Document Detail


Retention of solutes and different-sized particles in the digestive tract of the ostrich (Struthio camelus massaicus), and a comparison with mammals and reptiles.
MedLine Citation:
PMID:  22609929     Owner:  NLM     Status:  Publisher    
Abstract/OtherAbstract:
Ostriches (Struthio camelus) achieve digesta retention times, digesta particle size reduction and digestibilities equal to similar-sized herbivorous mammals, in contrast to some other avian herbivores. The sequence of digestive processes in their gastrointestinal tract, however, is still unexplored. Using two groups of four ostriches (mean body mass 75.1±17.3kg) kept on fresh alfalfa, we tested the effect of two intake levels (17 and 42g dry matter kg(-0.75)d(-1)) on the mean retention time (MRT) of a solute and three different-sized (2, 10, 20mm) particle markers, mean faecal particle size (MPS), and digestibility. Intake level did not affect MRT, but MPS (0.74 vs. 1.52mm) and dry matter digestibility (81 vs. 78%). The solute marker (MRT 22-26h) was excreted faster than the particle markers; there was no difference in the MRT of 10 and 20mm particles (MRT 28-32h), but 2mm particles were retained longer (MRT 39-40h). Because the solute marker was not selectively retained, and wet sieving of gut contents of slaughtered animals did not indicate smaller particles in the caeca, the long MRT of small particles is interpreted as intermittent excretion from the gizzard, potentially due to entrapment in small grit. The marker excretion pattern also showed intermittent peaks for all markers in five of the animals, which indicates non-continuous outflow from the gizzard. When adding our data to literature data on avian herbivores, a dichotomy is evident, with ostrich and hoatzin (Opisthocomus hoazin) displaying long MRTs, high digestibilities, and gut capacities similar to mammalian herbivores, and other avian herbivores such as grouse, geese or emus with shorter MRTs, lower fibre digestibilities and lower gut capacities. In the available data for all avian herbivores where food intake and MRTs were measured, this dichotomy and food intake level but not body mass was related to MRT, adding to the evidence that body mass itself may not be sole major determinant of digestive physiology. The most striking difference between mammalian and avian herbivores from the literature is the fundamentally lower methane production measured in the very few studies in birds including ostriches, which appears to be at the level of reptiles, in spite of general food intake levels of a magnitude as in mammals. Further studies in ostriches and other avian herbivores are required to understand the differences in digestive mechanisms between avian and mammalian herbivores.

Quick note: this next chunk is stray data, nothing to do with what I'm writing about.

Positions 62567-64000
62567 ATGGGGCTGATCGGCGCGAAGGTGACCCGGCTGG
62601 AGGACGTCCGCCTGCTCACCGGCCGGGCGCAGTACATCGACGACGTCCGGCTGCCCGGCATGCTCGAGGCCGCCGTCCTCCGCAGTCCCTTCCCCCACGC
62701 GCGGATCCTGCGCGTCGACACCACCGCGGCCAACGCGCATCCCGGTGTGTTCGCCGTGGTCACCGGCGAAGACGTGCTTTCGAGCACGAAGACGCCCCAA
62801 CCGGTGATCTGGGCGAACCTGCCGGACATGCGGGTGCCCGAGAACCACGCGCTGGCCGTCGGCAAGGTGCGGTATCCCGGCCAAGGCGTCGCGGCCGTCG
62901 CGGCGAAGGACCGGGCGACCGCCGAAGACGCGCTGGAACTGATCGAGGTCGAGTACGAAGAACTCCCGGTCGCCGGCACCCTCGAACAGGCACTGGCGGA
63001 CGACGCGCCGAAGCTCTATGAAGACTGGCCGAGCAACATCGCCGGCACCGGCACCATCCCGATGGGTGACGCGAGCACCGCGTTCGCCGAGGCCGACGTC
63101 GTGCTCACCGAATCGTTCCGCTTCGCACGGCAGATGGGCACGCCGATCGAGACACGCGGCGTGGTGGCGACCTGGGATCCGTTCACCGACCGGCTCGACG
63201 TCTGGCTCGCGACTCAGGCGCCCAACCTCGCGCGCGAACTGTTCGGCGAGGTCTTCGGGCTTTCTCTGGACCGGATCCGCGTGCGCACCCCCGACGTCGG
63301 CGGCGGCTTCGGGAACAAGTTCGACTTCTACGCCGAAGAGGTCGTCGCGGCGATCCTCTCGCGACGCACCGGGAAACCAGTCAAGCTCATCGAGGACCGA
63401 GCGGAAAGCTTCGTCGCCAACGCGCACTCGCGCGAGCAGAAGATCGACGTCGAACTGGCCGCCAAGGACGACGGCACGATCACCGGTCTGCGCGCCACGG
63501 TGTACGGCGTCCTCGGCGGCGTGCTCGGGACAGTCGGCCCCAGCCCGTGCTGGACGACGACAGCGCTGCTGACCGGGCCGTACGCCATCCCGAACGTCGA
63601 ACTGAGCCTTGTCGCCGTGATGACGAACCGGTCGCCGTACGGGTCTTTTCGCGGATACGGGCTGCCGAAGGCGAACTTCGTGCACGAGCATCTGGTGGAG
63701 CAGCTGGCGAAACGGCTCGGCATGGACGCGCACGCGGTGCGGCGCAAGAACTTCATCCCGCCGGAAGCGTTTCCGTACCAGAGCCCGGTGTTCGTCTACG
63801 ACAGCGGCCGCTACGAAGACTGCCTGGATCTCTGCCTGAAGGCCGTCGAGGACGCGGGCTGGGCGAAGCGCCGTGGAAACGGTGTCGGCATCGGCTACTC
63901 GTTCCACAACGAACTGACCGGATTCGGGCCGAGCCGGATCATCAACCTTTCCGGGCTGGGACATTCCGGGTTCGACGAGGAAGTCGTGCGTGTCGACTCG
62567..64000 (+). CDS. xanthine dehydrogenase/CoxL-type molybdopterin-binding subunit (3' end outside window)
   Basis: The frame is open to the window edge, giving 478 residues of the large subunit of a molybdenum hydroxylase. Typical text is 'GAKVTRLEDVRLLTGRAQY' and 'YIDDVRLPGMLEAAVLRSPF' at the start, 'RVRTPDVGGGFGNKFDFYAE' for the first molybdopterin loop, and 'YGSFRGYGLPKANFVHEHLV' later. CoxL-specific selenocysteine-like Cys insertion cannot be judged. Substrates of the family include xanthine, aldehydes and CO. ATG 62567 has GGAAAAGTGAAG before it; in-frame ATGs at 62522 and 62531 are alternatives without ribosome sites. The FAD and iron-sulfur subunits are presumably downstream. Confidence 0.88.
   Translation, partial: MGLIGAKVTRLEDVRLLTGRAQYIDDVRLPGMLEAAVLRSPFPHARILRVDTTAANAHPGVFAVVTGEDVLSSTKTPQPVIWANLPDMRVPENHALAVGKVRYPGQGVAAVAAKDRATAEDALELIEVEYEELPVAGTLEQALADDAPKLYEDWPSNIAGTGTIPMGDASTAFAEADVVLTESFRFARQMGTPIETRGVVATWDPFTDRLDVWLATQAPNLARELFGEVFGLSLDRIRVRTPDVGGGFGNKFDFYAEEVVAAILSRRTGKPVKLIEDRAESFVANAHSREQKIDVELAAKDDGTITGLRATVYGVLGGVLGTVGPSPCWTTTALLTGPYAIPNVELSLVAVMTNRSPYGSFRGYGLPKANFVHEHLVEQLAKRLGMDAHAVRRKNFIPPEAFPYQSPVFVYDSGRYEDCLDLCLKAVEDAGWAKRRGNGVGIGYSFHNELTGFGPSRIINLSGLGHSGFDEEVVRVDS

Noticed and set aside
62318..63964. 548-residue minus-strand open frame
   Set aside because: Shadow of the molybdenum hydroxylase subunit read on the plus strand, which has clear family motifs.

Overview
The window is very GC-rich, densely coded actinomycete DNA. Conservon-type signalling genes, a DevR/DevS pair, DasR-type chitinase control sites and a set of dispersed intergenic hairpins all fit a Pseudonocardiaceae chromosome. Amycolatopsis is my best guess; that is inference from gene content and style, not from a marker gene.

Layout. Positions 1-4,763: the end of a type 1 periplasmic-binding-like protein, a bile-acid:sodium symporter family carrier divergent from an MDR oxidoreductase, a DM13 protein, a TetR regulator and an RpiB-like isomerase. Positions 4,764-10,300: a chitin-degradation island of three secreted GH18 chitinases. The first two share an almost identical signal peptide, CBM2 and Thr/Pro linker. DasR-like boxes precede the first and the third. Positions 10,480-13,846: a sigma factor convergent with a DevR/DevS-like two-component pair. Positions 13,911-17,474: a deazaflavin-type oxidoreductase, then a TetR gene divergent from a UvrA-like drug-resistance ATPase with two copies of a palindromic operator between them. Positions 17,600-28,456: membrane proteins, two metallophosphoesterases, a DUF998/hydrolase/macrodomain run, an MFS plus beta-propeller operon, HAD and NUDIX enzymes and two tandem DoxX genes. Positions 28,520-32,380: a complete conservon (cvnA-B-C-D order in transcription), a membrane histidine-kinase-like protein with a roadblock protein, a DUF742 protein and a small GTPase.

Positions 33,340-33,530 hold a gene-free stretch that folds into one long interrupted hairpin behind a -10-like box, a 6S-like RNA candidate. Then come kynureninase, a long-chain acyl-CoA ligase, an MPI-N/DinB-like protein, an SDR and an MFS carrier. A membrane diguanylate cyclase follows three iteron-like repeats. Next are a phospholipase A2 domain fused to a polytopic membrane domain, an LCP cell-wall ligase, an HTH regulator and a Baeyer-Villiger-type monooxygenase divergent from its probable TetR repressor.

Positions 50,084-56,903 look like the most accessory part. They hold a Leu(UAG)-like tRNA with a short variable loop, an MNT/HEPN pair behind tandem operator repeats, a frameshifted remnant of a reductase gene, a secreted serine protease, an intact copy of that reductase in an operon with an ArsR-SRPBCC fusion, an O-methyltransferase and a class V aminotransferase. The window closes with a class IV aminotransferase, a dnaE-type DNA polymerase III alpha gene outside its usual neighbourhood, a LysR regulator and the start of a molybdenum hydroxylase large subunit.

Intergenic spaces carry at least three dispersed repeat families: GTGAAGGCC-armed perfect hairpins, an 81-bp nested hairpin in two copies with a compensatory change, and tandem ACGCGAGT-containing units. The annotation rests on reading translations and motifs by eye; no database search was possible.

Authors:
Julia Fritz; Sven Hammer; Christiana Hebel; Abdi Arif; Bernhard Michalke; Marie Dittmann; Dennis W H Müller; Marcus Clauss
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Publication Detail:
Type:  JOURNAL ARTICLE     Date:  2012-5-17
Journal Detail:
Title:  Comparative biochemistry and physiology. Part A, Molecular & integrative physiology     Volume:  -     ISSN:  1531-4332     ISO Abbreviation:  -     Publication Date:  2012 May 
Date Detail:
Created Date:  2012-5-21     Completed Date:  -     Revised Date:  -    
Medline Journal Info:
Nlm Unique ID:  9806096     Medline TA:  Comp Biochem Physiol A Mol Integr Physiol     Country:  -    
Other Details:
Languages:  ENG     Pagination:  -     Citation Subset:  -    
Copyright Information:
Copyright © 2012. Published by Elsevier Inc.
Affiliation:
Institute of Physiology, Biochemistry and Animal Nutrition, Ludwig-Maximilians-University Munich, Germany.
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